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| Crime |

Capitol Protester Jenna Ryan Faces More Charges, Still Seeking Donations for Defense

Rioters inside the Capitol on Jan. 6
Rioters inside the Capitol on Jan. 6
Brent Stirton/Getty Images
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North Texas real estate broker Jenna Ryan, one of at least 150 people facing criminal charges in the Jan. 6 Capitol riot, is still online seeking donations to help cover the cost of her legal defense despite being booted off three online funding services and issuing a Twitter message saying she doesn’t need the money.

“I’m not a desperado over here; it’s not like I can’t make my own attorney’s fees,” she told the Observer earlier this week. “I will have to work extra hard to do so.”

Her defense attorneys might have to work a little extra, too. Earlier this month, the Justice Department filed two federal charges against her, and on Tuesday it filed two more: violent entry and disorderly conduct in a Capitol building and parading, demonstrating or picketing in a Capitol building, according to court documents.

FBI agents arrested Ryan and searched her Carrollton home on Jan. 15. Upon her release that evening, she asked President Donald Trump to grant her a pardon during an interview with CBS-DFW. He didn’t, although Ryan told the Observer in a phone interview Monday that she still supports him.

Despite dozens of comments from supporters on social media urging her to follow legal advice and remain silent, she can’t seem to get off Twitter, where she has promoted a series of fundraisers following her arrest.

Ryan announced her first fundraising scheme on Jan. 16 via the website Fundly in a since-deleted tweet. Within hours, a flurry of Twitter accounts tagged Fundly, demanding they shut down the account.

The account was closed within three days. Two days later, on Jan. 21, Ryan announced a second attempt.

“I am accepting donations to pay legal fees and losses due to my arrest and charges by the FBI for protesting at the US Capitol. Thank you for your support. Any amount helps,” Ryan tweeted along with a link to her PayPal account.

That same day, following a flurry of online outrage, PayPal shut down her account.

Ryan indicated she would not be stopped, suggesting she knew how to set up her own server. These tweets have also since been deleted.

On Jan. 23, Ryan announced a third fundraising attempt in another since-deleted tweet, this time on her own website, www.dotjenna.net, where she utilized software called Infusionsoft that is owned by Keap, a private marketing and sales company, to process donations. The website, hosted by GoDaddy, is still live, but her ability to collect donations through it is not.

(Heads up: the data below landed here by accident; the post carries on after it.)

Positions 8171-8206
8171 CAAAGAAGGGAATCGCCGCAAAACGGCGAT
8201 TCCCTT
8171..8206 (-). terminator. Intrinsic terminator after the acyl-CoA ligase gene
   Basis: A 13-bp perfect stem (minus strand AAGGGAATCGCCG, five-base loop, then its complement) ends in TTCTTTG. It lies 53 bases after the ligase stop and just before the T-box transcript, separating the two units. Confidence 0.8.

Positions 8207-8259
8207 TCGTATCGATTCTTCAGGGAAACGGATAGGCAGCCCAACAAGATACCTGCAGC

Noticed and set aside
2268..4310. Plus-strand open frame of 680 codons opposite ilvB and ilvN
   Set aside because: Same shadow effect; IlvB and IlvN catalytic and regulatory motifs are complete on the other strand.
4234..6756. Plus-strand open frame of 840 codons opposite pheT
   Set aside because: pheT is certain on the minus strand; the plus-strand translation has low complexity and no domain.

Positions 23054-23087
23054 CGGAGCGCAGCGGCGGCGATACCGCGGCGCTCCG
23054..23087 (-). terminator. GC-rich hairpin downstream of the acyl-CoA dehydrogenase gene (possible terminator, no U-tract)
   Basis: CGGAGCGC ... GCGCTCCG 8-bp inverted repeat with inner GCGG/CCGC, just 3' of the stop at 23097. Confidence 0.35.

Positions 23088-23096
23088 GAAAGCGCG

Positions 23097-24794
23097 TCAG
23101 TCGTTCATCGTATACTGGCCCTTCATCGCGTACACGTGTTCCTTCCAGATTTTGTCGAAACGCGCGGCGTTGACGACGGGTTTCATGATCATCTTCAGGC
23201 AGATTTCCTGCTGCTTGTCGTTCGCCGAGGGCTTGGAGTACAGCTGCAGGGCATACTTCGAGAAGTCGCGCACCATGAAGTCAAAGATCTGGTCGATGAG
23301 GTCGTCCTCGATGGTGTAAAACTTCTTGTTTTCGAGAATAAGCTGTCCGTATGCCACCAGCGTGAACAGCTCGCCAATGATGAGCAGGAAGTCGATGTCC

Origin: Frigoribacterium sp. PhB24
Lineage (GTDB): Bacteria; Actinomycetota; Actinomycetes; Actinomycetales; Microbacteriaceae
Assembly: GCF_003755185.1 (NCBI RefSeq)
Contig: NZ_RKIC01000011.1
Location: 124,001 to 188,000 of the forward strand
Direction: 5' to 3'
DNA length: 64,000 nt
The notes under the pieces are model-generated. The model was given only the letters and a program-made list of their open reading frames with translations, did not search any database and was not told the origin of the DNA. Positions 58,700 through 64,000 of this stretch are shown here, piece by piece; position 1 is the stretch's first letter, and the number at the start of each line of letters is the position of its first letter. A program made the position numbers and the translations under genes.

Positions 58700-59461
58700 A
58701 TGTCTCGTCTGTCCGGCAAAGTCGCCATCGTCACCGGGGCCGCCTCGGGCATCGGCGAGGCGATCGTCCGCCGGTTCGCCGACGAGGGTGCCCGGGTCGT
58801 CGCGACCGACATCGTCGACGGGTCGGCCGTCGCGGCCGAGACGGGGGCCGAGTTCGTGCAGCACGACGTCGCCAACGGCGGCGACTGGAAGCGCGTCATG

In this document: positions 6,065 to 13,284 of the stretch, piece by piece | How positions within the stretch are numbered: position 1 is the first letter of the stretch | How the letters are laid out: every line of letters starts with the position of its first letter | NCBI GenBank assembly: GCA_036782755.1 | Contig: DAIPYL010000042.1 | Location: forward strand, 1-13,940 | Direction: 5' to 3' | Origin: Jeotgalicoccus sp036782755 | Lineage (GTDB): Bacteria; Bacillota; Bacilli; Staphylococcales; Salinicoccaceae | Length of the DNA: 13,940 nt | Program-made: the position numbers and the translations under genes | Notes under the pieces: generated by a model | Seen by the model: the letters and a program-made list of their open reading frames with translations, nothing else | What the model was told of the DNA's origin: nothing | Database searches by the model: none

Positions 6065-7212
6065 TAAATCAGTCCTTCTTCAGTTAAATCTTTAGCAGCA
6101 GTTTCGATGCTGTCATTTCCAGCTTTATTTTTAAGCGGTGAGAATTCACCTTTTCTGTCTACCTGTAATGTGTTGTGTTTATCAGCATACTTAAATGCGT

When Keap was informed that Ryan was using the software on Jan. 25, a representative said, “Keap is taking appropriate actions regarding violations of its terms of service and acceptable use policy.” When asked if Ryan’s use of the platform was in violation of their terms and services, the representative simply said, “We have disabled the ability to accept donations via Keap.”

That same day, Ryan announced a fourth fundraiser in another deleted tweet, this time via the Christian fundraising website, GiveSendGo.

This is the same fundraising website used by another Texan charged for her participation in the Capitol rally, Jenny Cudd. It’s also come under fire for hosting fundraisers for Kyle Rittenhouse, the Illinois teenager charged with fatally shooting two people at a Black Lives Matter protest in Kenosha, Wisconsin, and various members of the Proud Boys, the group that has been labeled the key instigators of the Capitol riot. The site had been used by other “Stop the Steal” rally participants to fund their trips.

Nearly a month after Ryan left Washington, it seems like she’s once again in familiar company.

It is unclear how long the site will be able to process payments for such fundraisers. Two of its former payment processors, Stripe and PayPal, have broken ties with the company after learning it was allowing fundraisers for people who attended the events at the Capitol.

A press release on the company’s website says GiveSendGo “allows anyone to use their site, so long as the crowdfunding is legal, even if the founders disagree with the purpose of the campaign.”

Fortunately for Ryan, she says she doesn’t really need the help.

“Take a secret? I really don't need the donations,” she wrote in another deleted tweet. “I was just giving people the opportunity to contribute and be blessed by their giving. Whoever donates to me is going to be blessed beyond measure.”

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